4. Change the fields Can create master zones?, *Can create slave/stub zones?*, Can create forward zones? and *Can edit global options?* to No.
  5. If you want Reverse Address records in zones that the user does not have access to to be updated by changes to Address records in zones that he does, set the *Can update reverse addresses in any domain?* field to Yes. This may not be a good idea from a security point of view though, as he would be able to change almost any existing Reverse Address record on your system. For that reason, I suggest that this field be set to No.
  6. To stop the user creating more than one Address record with the same IP, set the *Can multiple addresses have the same IP? field to *No. Even though creating multiple records is harmless, you may want to set this to No to prevent the user allocating the same IP twice.
  7. Leave the Read-only access mode? field set to No. If it is changed to Yes, the user will only be able to view zones and records using the module, and not change anything. This might be useful for creating a different kind of restricted user though - one who can see all settings, but not edit them.
  8. Leave the Can apply changes? field set to Yes, so that he can use the Apply Changes button to make his additions and modifications active.
  9. Unless you want the user to be able to edit his records file manually, change the Can edit records file? field to No. Most un-trusted users are not smart enough to perform manual editing.
  10. The Can edit zone parameters? field determines if the user can see and use the Edit Zone Parameters icon for his domains. Setting this to Yes is quite safe, as the user can only harm his own zones by setting the parameters to silly values.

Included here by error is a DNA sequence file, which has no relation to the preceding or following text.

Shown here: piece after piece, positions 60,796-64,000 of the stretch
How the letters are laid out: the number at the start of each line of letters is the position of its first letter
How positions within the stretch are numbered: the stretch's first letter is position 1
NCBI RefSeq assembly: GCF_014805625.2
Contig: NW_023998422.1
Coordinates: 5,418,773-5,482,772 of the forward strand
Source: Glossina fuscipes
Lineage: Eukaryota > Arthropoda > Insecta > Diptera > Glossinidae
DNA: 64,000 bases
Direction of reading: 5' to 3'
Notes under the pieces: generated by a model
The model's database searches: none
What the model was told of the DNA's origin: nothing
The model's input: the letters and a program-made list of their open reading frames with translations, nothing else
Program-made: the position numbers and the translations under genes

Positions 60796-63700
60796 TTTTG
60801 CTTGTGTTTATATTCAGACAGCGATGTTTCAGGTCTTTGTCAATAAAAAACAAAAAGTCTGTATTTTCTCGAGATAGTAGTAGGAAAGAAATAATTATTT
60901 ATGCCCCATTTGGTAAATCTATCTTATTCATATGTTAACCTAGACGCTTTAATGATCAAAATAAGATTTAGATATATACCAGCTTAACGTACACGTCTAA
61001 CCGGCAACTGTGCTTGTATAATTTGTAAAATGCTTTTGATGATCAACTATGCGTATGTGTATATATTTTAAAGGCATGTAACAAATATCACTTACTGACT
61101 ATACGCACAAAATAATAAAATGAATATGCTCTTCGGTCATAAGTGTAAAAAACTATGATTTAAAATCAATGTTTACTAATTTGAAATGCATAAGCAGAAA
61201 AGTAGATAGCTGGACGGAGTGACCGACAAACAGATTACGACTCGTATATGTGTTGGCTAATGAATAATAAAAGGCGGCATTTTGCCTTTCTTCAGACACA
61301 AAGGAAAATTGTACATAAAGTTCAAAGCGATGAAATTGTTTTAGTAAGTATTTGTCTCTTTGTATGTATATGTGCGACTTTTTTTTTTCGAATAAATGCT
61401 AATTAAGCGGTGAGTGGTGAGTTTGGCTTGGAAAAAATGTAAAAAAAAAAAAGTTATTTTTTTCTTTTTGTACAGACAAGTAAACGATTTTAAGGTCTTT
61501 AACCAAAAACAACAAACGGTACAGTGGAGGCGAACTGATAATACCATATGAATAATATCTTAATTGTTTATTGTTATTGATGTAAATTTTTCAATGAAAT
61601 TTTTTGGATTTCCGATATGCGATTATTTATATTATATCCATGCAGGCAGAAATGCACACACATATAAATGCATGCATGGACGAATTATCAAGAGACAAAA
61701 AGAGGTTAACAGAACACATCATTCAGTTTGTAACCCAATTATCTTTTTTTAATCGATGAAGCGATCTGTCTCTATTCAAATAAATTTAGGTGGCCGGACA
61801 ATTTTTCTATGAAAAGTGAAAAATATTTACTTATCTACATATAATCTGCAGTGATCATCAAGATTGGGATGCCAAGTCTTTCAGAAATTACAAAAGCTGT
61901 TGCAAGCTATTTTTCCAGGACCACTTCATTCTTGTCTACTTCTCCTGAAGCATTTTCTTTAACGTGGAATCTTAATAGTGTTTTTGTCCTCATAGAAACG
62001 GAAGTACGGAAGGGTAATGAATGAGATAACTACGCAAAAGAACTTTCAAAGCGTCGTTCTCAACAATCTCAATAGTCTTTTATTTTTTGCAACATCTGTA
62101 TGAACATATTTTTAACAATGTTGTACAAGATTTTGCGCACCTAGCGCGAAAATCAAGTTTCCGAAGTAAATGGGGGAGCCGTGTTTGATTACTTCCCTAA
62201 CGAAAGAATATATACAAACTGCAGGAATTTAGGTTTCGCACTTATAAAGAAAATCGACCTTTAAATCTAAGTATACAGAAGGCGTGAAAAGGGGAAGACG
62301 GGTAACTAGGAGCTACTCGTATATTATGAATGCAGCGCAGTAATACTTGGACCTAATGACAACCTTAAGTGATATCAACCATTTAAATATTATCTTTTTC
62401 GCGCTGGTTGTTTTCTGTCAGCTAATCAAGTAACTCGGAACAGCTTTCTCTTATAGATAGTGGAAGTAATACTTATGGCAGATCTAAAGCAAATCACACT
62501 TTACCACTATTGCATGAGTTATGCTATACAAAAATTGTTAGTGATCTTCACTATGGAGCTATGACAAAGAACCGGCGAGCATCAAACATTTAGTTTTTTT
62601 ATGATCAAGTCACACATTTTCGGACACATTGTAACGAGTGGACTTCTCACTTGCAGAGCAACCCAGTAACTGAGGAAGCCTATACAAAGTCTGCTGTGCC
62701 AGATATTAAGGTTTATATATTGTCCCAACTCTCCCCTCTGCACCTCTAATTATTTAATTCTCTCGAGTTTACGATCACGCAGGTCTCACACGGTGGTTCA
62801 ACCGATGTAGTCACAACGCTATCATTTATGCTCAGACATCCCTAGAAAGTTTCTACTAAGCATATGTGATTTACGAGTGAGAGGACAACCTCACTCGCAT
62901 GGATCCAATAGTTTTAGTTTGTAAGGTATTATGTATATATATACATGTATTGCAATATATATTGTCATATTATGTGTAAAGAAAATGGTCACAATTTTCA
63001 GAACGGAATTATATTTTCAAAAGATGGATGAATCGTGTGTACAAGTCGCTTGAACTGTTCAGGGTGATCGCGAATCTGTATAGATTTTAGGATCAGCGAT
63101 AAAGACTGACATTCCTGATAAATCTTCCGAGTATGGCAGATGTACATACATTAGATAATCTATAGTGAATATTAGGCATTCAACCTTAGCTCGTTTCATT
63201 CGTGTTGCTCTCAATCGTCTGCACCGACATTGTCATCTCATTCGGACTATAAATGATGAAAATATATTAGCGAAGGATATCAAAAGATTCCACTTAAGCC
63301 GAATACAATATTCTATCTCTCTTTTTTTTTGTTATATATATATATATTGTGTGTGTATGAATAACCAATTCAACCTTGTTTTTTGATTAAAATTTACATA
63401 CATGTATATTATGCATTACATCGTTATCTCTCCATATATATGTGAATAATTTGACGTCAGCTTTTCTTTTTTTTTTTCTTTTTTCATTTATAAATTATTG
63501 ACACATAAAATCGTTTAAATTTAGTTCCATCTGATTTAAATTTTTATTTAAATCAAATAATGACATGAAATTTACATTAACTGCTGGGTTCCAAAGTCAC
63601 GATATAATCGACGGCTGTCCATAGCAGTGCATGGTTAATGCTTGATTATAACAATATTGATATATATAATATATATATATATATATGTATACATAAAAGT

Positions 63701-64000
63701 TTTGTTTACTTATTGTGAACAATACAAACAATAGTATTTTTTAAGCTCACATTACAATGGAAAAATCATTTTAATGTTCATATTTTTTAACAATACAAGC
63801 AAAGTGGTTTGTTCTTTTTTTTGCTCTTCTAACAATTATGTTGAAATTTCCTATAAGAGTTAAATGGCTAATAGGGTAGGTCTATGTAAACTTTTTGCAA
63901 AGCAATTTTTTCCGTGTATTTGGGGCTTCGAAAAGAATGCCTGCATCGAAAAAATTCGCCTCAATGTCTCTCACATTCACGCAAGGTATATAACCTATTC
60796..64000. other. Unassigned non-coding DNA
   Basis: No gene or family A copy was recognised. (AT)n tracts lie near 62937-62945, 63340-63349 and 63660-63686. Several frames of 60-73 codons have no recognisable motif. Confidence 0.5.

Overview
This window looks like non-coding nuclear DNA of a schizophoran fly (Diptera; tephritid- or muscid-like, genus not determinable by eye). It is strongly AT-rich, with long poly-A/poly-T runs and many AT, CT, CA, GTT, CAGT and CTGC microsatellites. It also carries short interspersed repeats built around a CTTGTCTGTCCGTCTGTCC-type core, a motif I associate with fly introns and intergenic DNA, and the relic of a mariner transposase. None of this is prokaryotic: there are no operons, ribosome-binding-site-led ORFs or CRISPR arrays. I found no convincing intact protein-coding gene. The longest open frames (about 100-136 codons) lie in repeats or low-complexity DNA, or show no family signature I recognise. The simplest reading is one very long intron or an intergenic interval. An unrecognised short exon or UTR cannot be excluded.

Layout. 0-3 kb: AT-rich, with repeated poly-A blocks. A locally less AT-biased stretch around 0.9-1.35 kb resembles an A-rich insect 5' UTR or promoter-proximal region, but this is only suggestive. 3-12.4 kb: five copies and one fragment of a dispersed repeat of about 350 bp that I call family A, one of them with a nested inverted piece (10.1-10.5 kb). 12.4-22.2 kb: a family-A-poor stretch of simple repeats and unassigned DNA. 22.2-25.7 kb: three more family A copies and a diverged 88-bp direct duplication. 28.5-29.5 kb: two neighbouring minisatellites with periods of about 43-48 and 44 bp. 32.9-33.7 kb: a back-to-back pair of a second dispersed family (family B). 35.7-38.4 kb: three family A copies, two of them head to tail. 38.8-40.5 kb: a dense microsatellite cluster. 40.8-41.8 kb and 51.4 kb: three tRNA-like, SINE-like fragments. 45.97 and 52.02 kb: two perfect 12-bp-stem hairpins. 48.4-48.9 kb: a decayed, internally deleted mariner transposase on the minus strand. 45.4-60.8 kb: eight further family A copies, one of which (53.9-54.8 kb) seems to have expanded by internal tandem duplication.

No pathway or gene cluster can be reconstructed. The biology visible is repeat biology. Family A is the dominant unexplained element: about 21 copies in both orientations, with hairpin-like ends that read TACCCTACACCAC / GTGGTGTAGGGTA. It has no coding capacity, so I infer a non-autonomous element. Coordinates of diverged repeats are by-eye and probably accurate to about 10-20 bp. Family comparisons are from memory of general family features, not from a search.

11. Similarly, the Can edit zone options? field determines if the Edit Zone Options icon is visible or not. You should set this to No, as it is possible for a user to create a syntax error in named.conf by improper use of the zone options form.
  12. Unless you want the user to be able to delete his own domains, change the Can delete zones? field to No. Users should contact the master administrator instead if they can to delete zones.
  13. The Can edit record generators? field can be left set to Yes, as it simply allows the creation of multiple records at once. However, some users may get confused by this feature so it might be a good idea to change the field to No.
  14. The Can lookup WHOIS information? And *Can search for free IP numbers?* fields can also be left on Yes, as those features mere display information to the user.
  15. Change the Can create and edit views? field to No, so that the user cannot manage BIND 9 views. If the user is allowed to create zones, you can use the *Views this user can edit and add zones to* field to limit those that he can create zones in.
  16. Can create slave zones on remote servers? should be set to No, but this doesn't really matter as the user is not going to be allowed to create master or slave zones anyway.
  17. Finally, click the Save button to make the new restrictions for the user active.